Every year, millions of people around the world abstain from eating meat around this time of year. Welcome to Lent. For some, this just means a seafood lunch on Good Friday, but for others, it is 40 days of fasting and repentance. It tends to be more of a focus among Catholics or Orthodox Christians, while many Protestants take a much more lenient approach. Many Christians don’t even observe Lent at all.
Curiously, many non-religious people have picked up the tradition of a seafood lunch on Good Friday, and in honour of this unusual (but undeniably delicious) quirk in Australian culture, we have decided to give a quick recipe to help you prepare fish the way they would have two thousand years ago.
It is entirely possible to replicate the taste and texture of a fish that has been cooked over charcoal in your very own kitchen, and you don’t not light a fire on the floor to get away with it. All you will need is a grill or a broiler.
- One whole fish (consider a trout, snapper or barramundi)
- Salt and pepper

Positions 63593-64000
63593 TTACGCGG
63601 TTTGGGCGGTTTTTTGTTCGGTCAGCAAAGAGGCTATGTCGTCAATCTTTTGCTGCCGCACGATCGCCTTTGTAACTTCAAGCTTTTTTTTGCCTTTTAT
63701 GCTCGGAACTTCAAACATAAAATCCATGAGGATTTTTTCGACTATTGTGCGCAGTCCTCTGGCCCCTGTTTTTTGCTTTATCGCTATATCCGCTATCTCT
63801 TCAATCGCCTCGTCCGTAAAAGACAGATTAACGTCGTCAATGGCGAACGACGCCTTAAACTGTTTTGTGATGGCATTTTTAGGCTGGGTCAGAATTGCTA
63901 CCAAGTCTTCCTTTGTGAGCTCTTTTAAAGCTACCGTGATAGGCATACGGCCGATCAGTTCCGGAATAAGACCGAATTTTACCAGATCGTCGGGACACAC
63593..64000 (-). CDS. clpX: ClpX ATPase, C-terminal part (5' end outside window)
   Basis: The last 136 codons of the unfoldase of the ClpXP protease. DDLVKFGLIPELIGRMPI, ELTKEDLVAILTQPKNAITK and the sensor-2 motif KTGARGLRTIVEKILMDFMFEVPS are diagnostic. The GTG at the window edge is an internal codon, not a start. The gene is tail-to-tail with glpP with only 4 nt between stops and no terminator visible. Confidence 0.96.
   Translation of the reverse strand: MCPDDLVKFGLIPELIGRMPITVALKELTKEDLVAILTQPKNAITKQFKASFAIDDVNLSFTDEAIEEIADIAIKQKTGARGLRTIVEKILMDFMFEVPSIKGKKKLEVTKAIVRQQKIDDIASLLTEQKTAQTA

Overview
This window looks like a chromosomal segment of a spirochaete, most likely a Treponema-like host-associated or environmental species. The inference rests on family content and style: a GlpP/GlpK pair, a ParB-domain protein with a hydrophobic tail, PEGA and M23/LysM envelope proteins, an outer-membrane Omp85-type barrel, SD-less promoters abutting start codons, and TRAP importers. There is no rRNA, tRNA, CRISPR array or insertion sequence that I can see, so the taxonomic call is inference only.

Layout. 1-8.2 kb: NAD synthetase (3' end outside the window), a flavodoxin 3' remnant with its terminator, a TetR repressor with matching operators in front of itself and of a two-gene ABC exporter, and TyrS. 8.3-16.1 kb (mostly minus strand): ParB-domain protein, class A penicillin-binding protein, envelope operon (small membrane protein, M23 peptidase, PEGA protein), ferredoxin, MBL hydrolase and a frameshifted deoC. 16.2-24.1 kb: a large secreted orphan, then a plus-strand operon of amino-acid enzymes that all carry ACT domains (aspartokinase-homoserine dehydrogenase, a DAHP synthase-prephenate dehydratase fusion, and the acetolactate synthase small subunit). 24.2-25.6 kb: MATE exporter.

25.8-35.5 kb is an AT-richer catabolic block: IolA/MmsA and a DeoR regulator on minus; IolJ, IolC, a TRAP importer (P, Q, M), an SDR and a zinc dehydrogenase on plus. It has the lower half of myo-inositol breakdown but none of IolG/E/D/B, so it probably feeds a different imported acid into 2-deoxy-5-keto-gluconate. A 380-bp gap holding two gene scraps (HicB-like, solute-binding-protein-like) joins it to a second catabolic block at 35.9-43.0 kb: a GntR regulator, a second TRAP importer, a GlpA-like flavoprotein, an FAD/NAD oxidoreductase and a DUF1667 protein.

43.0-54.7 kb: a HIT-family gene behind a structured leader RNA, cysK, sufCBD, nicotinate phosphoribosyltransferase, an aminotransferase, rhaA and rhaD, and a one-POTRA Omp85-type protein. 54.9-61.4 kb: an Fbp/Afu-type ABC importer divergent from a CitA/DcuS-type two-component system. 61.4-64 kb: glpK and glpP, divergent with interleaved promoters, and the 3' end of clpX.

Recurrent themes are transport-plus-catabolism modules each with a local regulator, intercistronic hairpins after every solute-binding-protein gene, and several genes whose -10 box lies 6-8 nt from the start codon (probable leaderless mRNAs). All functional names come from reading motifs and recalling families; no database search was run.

- Wedges of lemon
- Olive Oil
- Get your grill or broiler to a high heat
- Clean and gut the fish, leaving the head and tail attached (or ask you fish retailer to do it for you)
- Score the skin of the fish with a sharp knife
- Rub salt, pepper and olive oil on the inside and outside of the fish
- Put the fish under the broiler or on the grill for about five minutes on each side, or until the skin becomes crispy and the flesh is fully cooked. Don’t leave it on for any longer, or you will dry it out
- Take the fish off the heat and let it rest for a few minutes
- Serve with wedges of lemon and extra olive oil, salt and pepper according to taste.
If you’re a fan of that extra smoky flavour, you could consider adding wood chips to your grill or broiler. If you soak the wood chips in water for half an hour beforehand, they will smoke up even more. Add them to the heat just before the fish so that it benefits from all that extra smoke. We recommend smoking outside!